Corruption takes many forms, and has become more refined since the days of brown paper bags. In Australia, we have lobbyists, interests and politicians, with the traditional dividing lines between these three now all but invisible, and numerous examples of people moving from one position to another, and then back again, as they prioritise personal gain over what’s best for the country.
It’s not a problem unique to one political persuasion, or industry. Labor’s Martin Ferguson went from being Resources Minister to being the chairman of APPEA. Mark Arbib left the Senate to lobby for Kerry Packer and Crown, and Mike Kelly went from the Parliamentary Joint Committee on Intelligence and Security to a job with Palantir Technologies, a data-mining corporation with Pentagon and CIA connections.
On the Liberal/National Party side, Ian Macfarlane jumped from heading the federal Industry and Resources portfolio to becoming CEO of the Queensland Resources Council, Sophie Mirabella went to work for Gina Rinehart, and Larry Anthony left the big house in Canberra to lobby just down the hill on behalf of mining, banking and media interests (in his case overlapping this activity with his role as National Party President).
There are far too many other examples to name, but Michael West Media have had a red hot go here.
China and America
Recently, Australia’s political revolving door has taken on an increasingly international flavour.
The most famous example is former trade minister Andrew Robb, who walked straight out of parliament and into an $880,000 a year part-time job working for a billionaire named Ye Cheng, a close ally of the Chinese Communist Party.
Mr Ye’s company Landbridge acquired the Port of Darwin for 99 years in 2015. Mr Robb has said he had nothing to do with this deal, although he did publicly support it later, in very glowing terms. He has used his unique connections and knowledge to assist other Chinese-Australian business relationships. Mr Robb has since left Landbridge.
This month, former Prime Minister Scott Morrison publicly entered the international revolving door, taking on an advisory position at Washington-based think tank the Center for a New American Security (CNAS), a body with strong ties to the military-industrial complex and major donors including Lockheed Martin, Raytheon, Northrop Grumman and Boeing. James Murdoch sits on the board.
This follows the former PM’s invite to the strategic advisory board of another Washington-based think tank, the Hudson Institute, late last year. Although Scott Morrison is still theoretically the Member for Cook, there is widespread speculation that all this think tanking will be followed by a private role for Mr Morrison in the British defence industry.
From an outside perspective, it smells a lot like payment for setting up the $368 billion AUKUS deal, now apparently a done deal despite the change of government, although the Australian people were never asked if they wanted it.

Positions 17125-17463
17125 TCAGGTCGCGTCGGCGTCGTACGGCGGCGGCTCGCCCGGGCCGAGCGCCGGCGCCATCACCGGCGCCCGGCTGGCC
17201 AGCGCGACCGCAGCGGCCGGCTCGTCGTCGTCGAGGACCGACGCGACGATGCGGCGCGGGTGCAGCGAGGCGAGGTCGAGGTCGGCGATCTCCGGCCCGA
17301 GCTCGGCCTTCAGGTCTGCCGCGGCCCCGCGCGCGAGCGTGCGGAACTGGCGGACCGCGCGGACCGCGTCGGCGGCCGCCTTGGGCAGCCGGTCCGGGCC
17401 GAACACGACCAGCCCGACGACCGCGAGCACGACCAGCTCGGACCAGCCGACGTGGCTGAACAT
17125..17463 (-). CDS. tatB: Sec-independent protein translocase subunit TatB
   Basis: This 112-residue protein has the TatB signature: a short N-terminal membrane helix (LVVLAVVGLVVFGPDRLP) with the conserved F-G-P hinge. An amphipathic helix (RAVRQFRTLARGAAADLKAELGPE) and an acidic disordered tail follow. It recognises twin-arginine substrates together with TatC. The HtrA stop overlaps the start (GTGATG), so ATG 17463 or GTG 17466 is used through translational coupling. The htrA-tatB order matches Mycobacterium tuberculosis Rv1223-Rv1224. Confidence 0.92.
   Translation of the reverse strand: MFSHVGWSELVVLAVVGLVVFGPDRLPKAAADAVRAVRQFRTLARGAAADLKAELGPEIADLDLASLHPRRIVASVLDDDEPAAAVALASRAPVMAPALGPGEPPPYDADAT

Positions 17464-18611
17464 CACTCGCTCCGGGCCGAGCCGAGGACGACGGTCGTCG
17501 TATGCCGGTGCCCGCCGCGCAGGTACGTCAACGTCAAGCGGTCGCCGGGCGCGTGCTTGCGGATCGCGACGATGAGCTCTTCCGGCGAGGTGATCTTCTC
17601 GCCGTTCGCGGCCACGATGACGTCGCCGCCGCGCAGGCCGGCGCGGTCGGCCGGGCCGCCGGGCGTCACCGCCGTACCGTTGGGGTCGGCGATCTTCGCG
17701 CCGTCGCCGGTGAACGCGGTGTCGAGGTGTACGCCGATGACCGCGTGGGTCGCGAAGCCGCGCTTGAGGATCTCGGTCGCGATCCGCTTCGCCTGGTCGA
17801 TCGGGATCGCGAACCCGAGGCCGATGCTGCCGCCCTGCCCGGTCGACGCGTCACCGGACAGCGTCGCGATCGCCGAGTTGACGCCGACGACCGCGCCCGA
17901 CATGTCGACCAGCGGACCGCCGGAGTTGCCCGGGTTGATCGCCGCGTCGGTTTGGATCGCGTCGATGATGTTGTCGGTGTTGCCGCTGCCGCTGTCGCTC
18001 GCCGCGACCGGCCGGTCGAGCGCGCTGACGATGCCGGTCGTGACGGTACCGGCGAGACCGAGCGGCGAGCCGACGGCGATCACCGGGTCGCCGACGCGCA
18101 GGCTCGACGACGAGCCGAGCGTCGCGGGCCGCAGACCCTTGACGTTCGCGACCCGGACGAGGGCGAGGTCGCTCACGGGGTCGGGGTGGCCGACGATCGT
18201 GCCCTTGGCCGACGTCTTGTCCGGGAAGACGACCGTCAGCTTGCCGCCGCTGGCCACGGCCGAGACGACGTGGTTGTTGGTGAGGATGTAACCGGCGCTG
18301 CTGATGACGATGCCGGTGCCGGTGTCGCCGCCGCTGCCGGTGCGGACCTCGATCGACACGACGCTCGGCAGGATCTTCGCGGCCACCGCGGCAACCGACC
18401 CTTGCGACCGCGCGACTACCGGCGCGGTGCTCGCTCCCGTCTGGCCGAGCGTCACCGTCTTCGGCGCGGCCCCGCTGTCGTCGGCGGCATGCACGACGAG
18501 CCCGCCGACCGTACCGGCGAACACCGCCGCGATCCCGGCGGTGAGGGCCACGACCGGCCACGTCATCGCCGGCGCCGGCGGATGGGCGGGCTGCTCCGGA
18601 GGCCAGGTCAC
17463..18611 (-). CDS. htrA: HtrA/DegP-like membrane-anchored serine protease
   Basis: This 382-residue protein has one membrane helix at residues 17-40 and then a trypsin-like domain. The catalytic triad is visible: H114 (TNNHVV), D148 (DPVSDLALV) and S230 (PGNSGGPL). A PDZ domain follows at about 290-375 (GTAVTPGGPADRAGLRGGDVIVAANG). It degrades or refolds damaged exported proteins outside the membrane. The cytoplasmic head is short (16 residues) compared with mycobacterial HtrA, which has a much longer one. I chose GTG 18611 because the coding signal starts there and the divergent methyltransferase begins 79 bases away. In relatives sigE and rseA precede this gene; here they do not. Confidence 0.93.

Whatever happens, whether he leaves politics or remains on the back bench, Mr Morrison looks likely to remain living in the style to which he’s become accustomed, even before his extremely generous government pension kicks in at 60.
The golden path to defence lobbying/contracting has been well worn by previous Liberal party figures, including Christopher Pyne, who was employed by the same private contractor which received $98 million from his government while he was defence minister, and the late, unlamented Peter Reith, who started work for Tenix Defence (now BAE Systems Australia) two days after he quit politics, having funnelled large amounts of taxpayer’s money in the company’s direction while he was minister.
Theoretically, there’s an ethics code which prohibits departing ministers from lobbying or advocating to the government (or public service) on any matters they previously dealt with as a minister, for eighteen months, but in practice this is rarely policed, and carries no meaningful consequences for those who breach the code.
More often than not, those who leave politics citing health concerns or a fervent desire to spend time with their families pop up soon after working at a senior level in the very same industries, but on the other side of the revolving door. This further erodes the public’s trust in the whole political process.
As for Scott Morrison, his departure from the back bench is the last thing that Liberal leader Peter Dutton needs right now, as it will trigger another by-election. Cook would require a 13 per cent swing to change hands, but after Aston, anything is possible.
Mr Dutton dropped by for a curry at the Morrisons recently and claimed the former PM had said nothing about resigning from parliament any time soon. Based on past form, this probably means Mr Morrison will be gone next week.
Originally from Canberra, David Lowe is an award-winning film-maker, writer and photographer with particular interests in the environment and politics. He’s known for his campaigning work with Cloudcatcher Media.
Long ago, he did work experience in Parliament House with Mungo MacCallum.